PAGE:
On September 28, a team of researchers from the Chinese Academy of Sciences’ Institute of Microbiology published a paper in Nature, which resolved the 3D structure of Ebola virus polymerase for the first time and revealed the molecular mechanism by which it works. At the same time, this study discovered how the classic drug—suramin inhibits the activity of Ebola virus polymerase.
For nearly 50 years, the Ebola virus has been raging in Africa, causing tens of thousands of deaths and a disease death rate of up to 90%. Scientists around the world have not stopped researching the Ebola virus, and developing small molecule drugs that can effectively inhibit the Ebola virus has been an international hotspot and challenge.
Filoviruses, including the Ebola virus, are non-segmented negative sense RNA viruses with seven genes and belong to the order Monoviridae. In recent years, antiviral therapies have pointed to different processes of the Ebola virus life cycle. The most developed area of antiviral development is focused on the entry process and includes monoclonal antibodies and small molecule inhibitors. However, these small molecule inhibitors have shown poor clinical outcomes. Therefore, there is an urgent need for broadly reactive drugs to control infection with different filoviruses. However, there are currently knowledge gaps in the understanding of the mechanism of filovirus RNA synthesis that hinder the development of such drugs.
The research team noted that the transcription and replication process of the Ebola virus genome is carried out by a complex formed by the viral polymerase L protein and other helper proteins. Since the polymerase complex is highly conserved among different filoviruses, it is a very ideal target for broad-spectrum antiviral drug development. However, there is an urgent need to clarify the replication mechanism of the Ebola virus and elucidate the molecular basis for the function of its polymerase, both for structural optimization of existing drugs targeting polymerase and for the development of new drugs targeting the conserved sites of polymerase. However, the large molecular weight, instability, and susceptibility to degradation of the Ebola virus polymerase have made the resolution of its 3D structure a worldwide challenge, thus severely limiting the development of drugs targeting polymerase.
After many years of work, the Chinese research team has successfully expressed and purified the Ebola virus polymerase complex protein (L-VP35 complex) and used cryo-electron microscopy to resolve its high-resolution 3D structure.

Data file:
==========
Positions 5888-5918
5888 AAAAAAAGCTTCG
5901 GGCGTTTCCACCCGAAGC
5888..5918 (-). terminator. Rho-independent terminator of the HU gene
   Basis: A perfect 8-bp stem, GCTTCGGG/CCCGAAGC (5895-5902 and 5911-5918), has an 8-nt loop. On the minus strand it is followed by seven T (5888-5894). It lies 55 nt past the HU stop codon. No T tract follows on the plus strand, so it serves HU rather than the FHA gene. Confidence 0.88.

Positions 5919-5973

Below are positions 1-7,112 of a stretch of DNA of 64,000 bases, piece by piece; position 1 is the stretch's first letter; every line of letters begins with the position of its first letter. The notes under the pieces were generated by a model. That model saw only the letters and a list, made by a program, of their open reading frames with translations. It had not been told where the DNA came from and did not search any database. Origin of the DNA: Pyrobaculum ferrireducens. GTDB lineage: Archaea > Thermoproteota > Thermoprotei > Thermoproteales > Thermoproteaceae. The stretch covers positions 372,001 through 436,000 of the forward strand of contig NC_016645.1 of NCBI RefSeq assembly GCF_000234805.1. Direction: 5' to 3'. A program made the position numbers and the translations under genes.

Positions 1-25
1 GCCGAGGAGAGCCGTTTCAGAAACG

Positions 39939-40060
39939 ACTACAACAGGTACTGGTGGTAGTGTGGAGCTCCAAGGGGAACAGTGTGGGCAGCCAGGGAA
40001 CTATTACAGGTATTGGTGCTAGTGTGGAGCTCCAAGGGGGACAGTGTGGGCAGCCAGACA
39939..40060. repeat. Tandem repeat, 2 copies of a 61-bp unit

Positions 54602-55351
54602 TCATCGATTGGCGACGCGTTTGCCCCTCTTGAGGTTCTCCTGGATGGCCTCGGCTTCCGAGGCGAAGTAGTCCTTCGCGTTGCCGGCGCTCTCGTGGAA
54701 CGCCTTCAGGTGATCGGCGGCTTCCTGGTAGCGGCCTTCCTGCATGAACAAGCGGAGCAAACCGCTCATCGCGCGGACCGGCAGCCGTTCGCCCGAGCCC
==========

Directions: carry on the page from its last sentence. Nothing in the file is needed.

Structural analysis revealed that the polymerase L protein of Ebola virus forms a stable complex with the VP35 protein tetramer, and its polymerase active and capped structural domains are similar in structure to those of other fellow unsegmented negative-stranded RNA viruses such as respiratory syncytial virus (RSV) and rabies virus (RABV), suggesting that unsegmented negative-stranded RNA virus polymerases are conserved during evolution. The team noted that the N-terminal structural domain of Ebola virus polymerase has a filovirus-specific insertional domain and is essential for Ebola virus polymerase to be active, which could be a potential target for antiviral drug development.
Suramin, a drug discovered more than 100 years ago, was used to treat parasitic diseases such as African trypanosomiasis sleeping sickness. Following the Ebola outbreak, some studies suggested that sulforaphane had good in vitro anti-Ebola activity, but the precise molecular mechanism was unknown.
Suramin effectively inhibited Ebola virus polymerase activity in vitro using enzyme activation and cell replicon assays, and the structure of the complex between Ebola virus polymerase and suramin was resolved using cryoelectron microscopy, revealing that suramin exerts its inhibitory effect by binding to the polymerase’s NTP entry channel and blocking substrate from entering the enzyme activation center. The molecular details of sulforaphane drug interaction with L protein provide critical reference information for further modification and optimization of suramin.